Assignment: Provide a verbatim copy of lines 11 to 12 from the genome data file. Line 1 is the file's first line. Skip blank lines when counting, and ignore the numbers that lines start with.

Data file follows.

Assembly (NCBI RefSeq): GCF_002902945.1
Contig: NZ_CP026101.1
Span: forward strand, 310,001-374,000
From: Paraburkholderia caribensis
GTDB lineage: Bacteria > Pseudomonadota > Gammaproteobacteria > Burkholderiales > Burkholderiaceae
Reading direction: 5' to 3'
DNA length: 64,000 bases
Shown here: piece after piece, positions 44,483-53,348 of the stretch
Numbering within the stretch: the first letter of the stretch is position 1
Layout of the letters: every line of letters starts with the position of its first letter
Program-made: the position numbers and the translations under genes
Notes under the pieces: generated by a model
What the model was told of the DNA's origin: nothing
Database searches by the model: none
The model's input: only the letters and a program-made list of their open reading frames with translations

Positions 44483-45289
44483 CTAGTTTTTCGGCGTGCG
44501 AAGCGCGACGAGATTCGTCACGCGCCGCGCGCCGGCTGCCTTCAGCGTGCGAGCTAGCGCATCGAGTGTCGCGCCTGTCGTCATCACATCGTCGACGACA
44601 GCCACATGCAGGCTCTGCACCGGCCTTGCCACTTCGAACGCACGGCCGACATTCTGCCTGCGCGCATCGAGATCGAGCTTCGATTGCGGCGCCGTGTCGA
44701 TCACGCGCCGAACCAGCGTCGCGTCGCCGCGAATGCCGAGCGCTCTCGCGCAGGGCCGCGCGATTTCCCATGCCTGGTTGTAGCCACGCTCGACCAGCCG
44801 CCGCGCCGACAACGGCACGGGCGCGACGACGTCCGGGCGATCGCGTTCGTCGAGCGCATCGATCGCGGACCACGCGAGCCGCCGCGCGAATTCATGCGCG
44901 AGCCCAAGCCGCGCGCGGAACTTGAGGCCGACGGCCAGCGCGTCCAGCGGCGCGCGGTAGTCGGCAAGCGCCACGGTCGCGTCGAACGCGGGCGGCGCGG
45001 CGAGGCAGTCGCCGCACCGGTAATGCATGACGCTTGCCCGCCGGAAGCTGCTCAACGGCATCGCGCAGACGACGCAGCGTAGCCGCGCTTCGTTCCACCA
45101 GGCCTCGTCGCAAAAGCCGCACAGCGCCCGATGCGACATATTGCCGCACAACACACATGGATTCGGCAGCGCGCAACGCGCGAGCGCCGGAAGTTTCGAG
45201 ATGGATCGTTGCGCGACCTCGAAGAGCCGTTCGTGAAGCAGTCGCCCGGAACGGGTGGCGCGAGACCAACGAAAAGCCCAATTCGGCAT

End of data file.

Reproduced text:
Program-made: the position numbers and the translations under genes
Notes under the pieces: generated by a model